It is clear that the image quality depends on the lens you are using. It is then difficult to establish a clear ranking unless you do scientific tests and multiple comparisons with different cameras with the same lenses like DxOlab would do. Continue reading Sony A7II: Field Test! (Part2)

How To Shoot Timelapse Photography – (Part 1: An Intro)

There comes a time when our creativity reaches a plateau. We want to reach a specific goal, we achieve that objective and we are then ready to move on and master something new and move forward.

I spent a lot of time admiring photographers from my hometown of Toronto who had similar interests to gain inspiration. It would force me to learn new techniques and solve problems I was struggling with. I would see photographers I shot with such as Oscar Flores aka @416shots on Instagram post time lapses and I was immediately impressed. I knew it was something I had to try so I began researching the process.

My First Splash in the Timelapse Waters

There seemed like a lot to learn and take in and I am rather impatient so the quickest and easiest way to try filming a time lapse is on my iPhone 6 and that is just what I decided to do.

Continue reading How To Shoot Timelapse Photography – (Part 1: An Intro)

Architectural Photography with Andreas Bildgestalter

Andreas Bildgestalter is one of those amateur photographers whose talent is outstanding and should be showcased widely in the photography world. iLHP is constantly on the lookout to find new talents and showcase professionals as well as amateurs who produce constantly breathtaking pictures. Andreas is one of them in his field: Architecture. His world is made of straight lines, tight curves and with a lot of purity. Let’s discover together his philosophy. Don’t miss out the link below to the “making of” of his most rewarded photograph!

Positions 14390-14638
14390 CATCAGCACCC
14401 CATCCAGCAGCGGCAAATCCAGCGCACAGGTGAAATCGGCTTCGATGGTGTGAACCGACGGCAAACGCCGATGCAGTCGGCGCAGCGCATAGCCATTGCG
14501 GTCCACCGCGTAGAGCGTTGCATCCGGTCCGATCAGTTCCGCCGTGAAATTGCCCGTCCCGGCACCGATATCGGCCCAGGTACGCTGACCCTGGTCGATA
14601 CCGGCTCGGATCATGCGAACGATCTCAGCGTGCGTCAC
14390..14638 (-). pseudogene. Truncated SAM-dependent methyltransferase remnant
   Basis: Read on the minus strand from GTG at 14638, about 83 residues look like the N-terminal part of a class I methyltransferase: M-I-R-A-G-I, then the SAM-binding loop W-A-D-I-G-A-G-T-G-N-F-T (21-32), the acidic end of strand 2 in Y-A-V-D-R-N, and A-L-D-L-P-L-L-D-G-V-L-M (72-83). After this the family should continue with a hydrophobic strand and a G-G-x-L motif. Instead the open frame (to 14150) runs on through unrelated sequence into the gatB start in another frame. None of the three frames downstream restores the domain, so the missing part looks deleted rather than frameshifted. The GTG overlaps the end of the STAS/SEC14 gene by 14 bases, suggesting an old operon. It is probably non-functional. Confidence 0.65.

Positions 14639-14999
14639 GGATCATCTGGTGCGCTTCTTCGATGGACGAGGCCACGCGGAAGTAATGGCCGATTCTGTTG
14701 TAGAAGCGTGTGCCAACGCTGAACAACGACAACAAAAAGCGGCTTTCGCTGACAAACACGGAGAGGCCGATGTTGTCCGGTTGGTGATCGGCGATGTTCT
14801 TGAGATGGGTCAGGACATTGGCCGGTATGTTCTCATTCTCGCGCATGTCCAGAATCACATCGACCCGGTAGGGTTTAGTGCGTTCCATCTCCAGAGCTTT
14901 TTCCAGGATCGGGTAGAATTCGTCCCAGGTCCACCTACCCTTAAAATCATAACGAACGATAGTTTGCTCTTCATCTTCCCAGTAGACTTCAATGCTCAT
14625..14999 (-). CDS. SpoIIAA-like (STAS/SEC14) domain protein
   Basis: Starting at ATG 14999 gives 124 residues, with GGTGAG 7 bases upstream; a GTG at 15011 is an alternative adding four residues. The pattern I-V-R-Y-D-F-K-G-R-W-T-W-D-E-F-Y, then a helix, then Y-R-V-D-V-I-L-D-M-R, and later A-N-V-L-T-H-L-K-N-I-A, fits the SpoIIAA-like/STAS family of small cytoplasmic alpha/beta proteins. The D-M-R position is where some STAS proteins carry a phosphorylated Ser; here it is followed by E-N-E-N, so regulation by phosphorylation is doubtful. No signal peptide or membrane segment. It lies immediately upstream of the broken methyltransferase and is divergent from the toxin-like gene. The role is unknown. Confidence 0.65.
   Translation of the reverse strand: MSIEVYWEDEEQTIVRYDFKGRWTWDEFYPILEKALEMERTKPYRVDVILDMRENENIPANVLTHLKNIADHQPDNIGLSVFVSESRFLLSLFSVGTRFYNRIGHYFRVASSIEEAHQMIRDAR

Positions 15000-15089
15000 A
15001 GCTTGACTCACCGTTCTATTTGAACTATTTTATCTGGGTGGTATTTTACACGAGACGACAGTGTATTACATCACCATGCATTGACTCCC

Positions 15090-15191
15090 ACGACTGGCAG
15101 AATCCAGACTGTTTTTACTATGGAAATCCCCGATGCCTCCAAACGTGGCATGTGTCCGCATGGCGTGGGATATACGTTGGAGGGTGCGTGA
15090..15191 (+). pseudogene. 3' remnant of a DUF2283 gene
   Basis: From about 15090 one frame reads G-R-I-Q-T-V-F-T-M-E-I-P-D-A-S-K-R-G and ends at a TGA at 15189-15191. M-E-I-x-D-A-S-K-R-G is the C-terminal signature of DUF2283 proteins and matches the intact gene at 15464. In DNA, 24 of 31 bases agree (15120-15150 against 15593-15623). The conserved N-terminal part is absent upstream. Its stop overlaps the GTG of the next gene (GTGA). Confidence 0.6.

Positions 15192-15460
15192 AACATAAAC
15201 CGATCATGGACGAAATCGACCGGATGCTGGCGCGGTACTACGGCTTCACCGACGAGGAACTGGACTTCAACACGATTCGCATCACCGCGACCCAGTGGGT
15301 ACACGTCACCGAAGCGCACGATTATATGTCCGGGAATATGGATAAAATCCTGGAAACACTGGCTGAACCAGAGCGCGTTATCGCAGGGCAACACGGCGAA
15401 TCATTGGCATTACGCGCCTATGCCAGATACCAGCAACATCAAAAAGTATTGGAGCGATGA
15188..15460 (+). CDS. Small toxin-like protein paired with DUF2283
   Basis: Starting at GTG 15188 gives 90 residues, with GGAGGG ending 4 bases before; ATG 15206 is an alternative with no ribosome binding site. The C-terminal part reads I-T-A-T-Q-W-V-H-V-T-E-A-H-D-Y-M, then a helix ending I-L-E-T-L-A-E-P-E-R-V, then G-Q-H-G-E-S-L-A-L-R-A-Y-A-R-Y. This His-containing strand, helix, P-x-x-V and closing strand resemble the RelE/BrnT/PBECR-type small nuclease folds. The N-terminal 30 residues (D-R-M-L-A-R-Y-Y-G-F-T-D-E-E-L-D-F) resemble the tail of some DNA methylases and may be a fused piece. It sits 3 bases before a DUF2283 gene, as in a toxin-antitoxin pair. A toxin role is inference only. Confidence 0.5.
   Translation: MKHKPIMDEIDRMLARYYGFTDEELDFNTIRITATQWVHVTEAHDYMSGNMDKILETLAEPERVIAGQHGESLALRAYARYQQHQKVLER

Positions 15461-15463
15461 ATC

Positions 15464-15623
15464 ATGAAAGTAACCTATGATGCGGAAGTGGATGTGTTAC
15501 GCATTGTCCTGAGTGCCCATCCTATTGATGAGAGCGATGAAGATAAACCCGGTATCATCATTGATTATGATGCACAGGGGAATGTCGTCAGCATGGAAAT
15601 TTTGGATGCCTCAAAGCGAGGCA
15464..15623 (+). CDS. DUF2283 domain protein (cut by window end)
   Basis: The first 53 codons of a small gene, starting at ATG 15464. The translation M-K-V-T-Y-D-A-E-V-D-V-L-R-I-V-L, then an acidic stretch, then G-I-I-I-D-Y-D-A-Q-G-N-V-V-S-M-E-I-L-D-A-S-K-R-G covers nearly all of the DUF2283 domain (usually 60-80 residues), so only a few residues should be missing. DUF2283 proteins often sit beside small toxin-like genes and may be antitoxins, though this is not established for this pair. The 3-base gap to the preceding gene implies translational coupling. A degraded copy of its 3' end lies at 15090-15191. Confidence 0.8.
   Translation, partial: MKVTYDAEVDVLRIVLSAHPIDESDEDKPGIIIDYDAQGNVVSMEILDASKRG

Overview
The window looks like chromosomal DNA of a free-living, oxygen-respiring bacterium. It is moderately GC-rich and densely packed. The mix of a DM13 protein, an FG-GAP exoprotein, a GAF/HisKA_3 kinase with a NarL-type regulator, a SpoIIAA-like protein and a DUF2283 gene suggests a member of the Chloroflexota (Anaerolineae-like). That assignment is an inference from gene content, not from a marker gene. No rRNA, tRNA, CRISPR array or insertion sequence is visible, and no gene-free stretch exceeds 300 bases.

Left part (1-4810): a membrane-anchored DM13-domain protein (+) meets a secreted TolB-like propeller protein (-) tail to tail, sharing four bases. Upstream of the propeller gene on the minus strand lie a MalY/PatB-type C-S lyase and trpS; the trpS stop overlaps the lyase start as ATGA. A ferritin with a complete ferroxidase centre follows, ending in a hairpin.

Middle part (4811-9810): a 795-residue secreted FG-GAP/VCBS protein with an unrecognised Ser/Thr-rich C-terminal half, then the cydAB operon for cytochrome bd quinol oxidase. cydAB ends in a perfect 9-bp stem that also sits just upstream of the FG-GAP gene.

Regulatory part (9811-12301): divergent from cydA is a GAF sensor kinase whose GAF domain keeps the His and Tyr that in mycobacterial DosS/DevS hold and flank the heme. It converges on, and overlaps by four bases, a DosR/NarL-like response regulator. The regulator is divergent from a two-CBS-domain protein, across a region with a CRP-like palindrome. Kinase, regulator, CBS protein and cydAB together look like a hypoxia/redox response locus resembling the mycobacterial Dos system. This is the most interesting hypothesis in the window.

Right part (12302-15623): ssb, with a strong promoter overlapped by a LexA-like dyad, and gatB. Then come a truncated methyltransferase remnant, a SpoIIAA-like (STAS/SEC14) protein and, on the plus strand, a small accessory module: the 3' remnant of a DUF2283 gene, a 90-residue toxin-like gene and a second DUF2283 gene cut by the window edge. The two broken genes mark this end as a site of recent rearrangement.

iLHP: First of all, thank you very much Andreas for taking the time to answer to our questions. How long have you been into photography?

Andreas: I’m into photography since the beginning of 2011. I’ve been interested in photography before but never really jumped in it until then. I did shoot with a small digital camera during vacations though, and I bought my first digital reflex camera, which was a NIKON D90.

Meet

iLHP: How old are you if I may ask and where do you live?

Andreas: I’m 50 years old and I live in Gelsenkirchen which is a town in the Ruhrarea in West-Germany. It’s quite a good and central location to reach a lot of places around which are interesting for me.

Liege-Guillemins-#03#

iLHP: Did you learn by yourself or through photography schools? Continue reading Architectural Photography with Andreas Bildgestalter

Macro Photography Tutorial by French Photographer Cyril Verron

You’ve dreamed about it? Here it is! As I promised you while sharing Cyril Verron’s interview, you can find here the tutorial of one of Cyril’s most outstanding pictures. I want to thank Cyril for revealing some of his secrets and of course for the time he took to share his knowledge with us. So without any further due, let’s start now!

First, let’s see its EXIF data obtained with his Canon 5D II and Canon EF 100mm f/2.8L IS USM Macro Lens and then I let Cyril explain everything  (Editor’s note: Translated from French, descendez tout en bas pour voir la version Francaise):

Focale lenght : 100mm
ISO : 100
Aperture : f/3.5
Speed : 1/320 sec

In the Field

Draw The light Cyril Verron Tutoriel Interview2
This is how the picture came out of the camera without any editing.

They’re quite common data so let’s get an in-depth analysis with Cyril himself:

“Draw the light” is a photograph that I took in April 2012. At this time, I was especially working and training on my compositions without my own personalized settings that I use henceforth, like the white balance or the color saturation. Continue reading Macro Photography Tutorial by French Photographer Cyril Verron